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  • Market Update: Dec 5, 2012

    John Gorlow | Dec 05, 2012

    In regards to stocks, it was a rocky month. The S&P 500 plummeted 4% in the week following the President’s reelection before rebounding on economic optimism. The S&P 500 finished November 0.58% higher even though there has been little progress on talks to prevent spending cuts and tax increases. Some analysts doubt the dire predictions on the tax increase. Year -to-date (Nov 30) total returns on the S&P 500 are a welcome 14.96%.

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  • Fiscal Cliff and Debt Ceiling Talks Collide: Nov 23, 2012

    John Gorlow | Nov 23, 2012

    Lasting 18 months, the recession of 2007-2009 was the longest and deepest U.S. contraction in the post-World War II era.  Though recovery started in the summer of 2009, it is widely considered to be the weakest in the postwar period in terms of both output and employment growth.

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  • Market Update: Nov 4, 2012

    John Gorlow | Nov 04, 2012

    Hurricane Sandy forced Wall Street to close on October 29, the anniversary of the 1929 stock market crash. It was the exchanges' first weather related closing in 27 years. The hurricane and its after effects led to a two day shutdown. Yet despite the destruction wrought by the storm, when US Stock markets re-opened, a relatively normal day unfolded. The Dow Jones Industrial Average and the Nasdaq composite index both fell less than 1%. Meanwhile, the S&P 500 ended on the final trading day of the month, fractionally higher.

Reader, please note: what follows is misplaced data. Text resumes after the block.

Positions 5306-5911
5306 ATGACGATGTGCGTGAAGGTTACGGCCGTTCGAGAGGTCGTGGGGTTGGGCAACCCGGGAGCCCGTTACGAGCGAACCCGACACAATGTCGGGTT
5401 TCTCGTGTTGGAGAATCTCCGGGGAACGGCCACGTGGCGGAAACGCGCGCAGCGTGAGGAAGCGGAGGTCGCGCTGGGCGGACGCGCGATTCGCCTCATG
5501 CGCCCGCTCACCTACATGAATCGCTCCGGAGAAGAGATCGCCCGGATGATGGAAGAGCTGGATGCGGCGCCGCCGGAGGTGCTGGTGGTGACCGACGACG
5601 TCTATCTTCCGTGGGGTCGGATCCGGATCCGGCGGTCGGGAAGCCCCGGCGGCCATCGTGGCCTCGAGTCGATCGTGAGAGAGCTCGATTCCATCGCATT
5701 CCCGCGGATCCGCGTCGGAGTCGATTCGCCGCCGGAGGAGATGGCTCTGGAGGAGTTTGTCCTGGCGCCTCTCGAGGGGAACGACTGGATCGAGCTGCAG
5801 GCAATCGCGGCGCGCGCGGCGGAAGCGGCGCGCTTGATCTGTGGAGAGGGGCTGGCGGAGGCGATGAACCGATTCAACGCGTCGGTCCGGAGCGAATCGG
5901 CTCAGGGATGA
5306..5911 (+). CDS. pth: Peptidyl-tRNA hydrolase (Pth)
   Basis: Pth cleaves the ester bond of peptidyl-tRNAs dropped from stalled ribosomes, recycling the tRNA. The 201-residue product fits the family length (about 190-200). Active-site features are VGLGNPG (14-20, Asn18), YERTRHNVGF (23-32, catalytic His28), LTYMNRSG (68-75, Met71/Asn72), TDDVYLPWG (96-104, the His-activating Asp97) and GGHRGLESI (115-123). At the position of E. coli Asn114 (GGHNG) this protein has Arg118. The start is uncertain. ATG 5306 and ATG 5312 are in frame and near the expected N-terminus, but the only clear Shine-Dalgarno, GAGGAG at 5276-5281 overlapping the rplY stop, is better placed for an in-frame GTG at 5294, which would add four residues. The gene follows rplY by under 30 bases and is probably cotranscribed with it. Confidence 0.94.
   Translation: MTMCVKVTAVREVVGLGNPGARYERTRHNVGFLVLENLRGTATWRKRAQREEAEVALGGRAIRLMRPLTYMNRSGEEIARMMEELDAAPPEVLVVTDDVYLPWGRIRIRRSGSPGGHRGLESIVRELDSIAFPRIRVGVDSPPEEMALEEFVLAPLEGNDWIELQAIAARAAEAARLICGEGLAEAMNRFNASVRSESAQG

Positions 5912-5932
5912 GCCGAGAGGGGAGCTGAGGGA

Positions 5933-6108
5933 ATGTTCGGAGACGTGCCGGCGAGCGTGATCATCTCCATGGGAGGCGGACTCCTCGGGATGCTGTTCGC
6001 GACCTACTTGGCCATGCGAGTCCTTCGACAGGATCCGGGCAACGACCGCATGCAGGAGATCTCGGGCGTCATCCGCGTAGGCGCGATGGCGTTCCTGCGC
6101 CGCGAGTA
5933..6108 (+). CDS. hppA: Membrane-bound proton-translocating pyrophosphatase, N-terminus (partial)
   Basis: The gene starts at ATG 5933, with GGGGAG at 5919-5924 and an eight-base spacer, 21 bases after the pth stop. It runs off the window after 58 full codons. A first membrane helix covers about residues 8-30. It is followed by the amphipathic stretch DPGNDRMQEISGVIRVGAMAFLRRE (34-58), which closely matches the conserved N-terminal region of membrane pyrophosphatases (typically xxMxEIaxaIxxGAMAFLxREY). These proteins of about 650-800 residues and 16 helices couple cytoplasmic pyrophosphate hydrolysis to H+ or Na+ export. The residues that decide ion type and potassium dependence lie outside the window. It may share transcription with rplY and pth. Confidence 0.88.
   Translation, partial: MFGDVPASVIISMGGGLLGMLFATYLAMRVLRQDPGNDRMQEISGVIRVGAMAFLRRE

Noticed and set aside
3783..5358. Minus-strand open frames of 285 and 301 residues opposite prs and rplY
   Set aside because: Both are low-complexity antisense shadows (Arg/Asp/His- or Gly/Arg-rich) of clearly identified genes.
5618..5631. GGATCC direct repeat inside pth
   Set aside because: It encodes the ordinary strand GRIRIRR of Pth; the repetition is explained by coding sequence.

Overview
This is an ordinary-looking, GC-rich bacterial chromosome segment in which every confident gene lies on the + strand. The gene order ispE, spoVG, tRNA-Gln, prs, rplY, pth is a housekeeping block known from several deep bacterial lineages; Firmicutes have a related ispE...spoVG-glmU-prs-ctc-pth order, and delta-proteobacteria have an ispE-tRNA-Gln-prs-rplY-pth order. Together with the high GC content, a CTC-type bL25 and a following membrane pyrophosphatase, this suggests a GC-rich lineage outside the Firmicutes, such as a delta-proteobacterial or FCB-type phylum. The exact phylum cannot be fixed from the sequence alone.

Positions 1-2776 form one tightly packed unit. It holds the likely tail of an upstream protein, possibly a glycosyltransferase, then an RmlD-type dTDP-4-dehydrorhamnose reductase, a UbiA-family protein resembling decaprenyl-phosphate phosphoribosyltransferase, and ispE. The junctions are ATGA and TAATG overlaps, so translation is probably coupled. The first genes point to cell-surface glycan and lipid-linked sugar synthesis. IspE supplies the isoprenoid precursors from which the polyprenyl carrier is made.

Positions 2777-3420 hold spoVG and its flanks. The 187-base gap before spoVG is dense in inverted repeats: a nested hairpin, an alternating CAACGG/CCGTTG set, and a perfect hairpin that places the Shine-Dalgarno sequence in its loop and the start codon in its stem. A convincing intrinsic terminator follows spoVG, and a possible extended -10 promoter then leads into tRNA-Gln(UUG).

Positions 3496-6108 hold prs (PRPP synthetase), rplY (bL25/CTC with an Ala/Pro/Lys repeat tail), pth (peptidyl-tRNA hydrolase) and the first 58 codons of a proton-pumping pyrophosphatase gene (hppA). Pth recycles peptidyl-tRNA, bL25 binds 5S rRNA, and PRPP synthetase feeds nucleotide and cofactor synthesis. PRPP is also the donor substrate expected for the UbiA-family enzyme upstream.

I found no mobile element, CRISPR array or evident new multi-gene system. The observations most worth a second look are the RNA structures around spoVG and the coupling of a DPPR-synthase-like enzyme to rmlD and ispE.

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  • Stock Exchanges Prepare to Re-Open: Oct 30, 2012

    John Gorlow | Oct 30, 2012

    The New York Stock Exchange and Nasdaq are preparing to open for business as usual on Wednesday following an extraordinary storm that crippled many parts of Manhattan and prompted widespread power failures.

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  • Bracing for Storm US Stock Exchanges to Close:Oct 30, 2012

    John Gorlow | Oct 30, 2012

    Due to Hurricane Sandy, the NYSE was closed Monday, October 29, 2012. The NYSE and other US stock and bond markets will remain closed Tuesday, October 30.

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  • Investing in Commodity Futures: Oct 25, 2012

    John Gorlow | Oct 25, 2012

    Investments into commodity-linked products have grown in recent years due to investors embracing alternative investments as a way to deal with inflation uncertainty in their portfolios.

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  • Market Update: October 1, 2012

    John Gorlow | Oct 01, 2012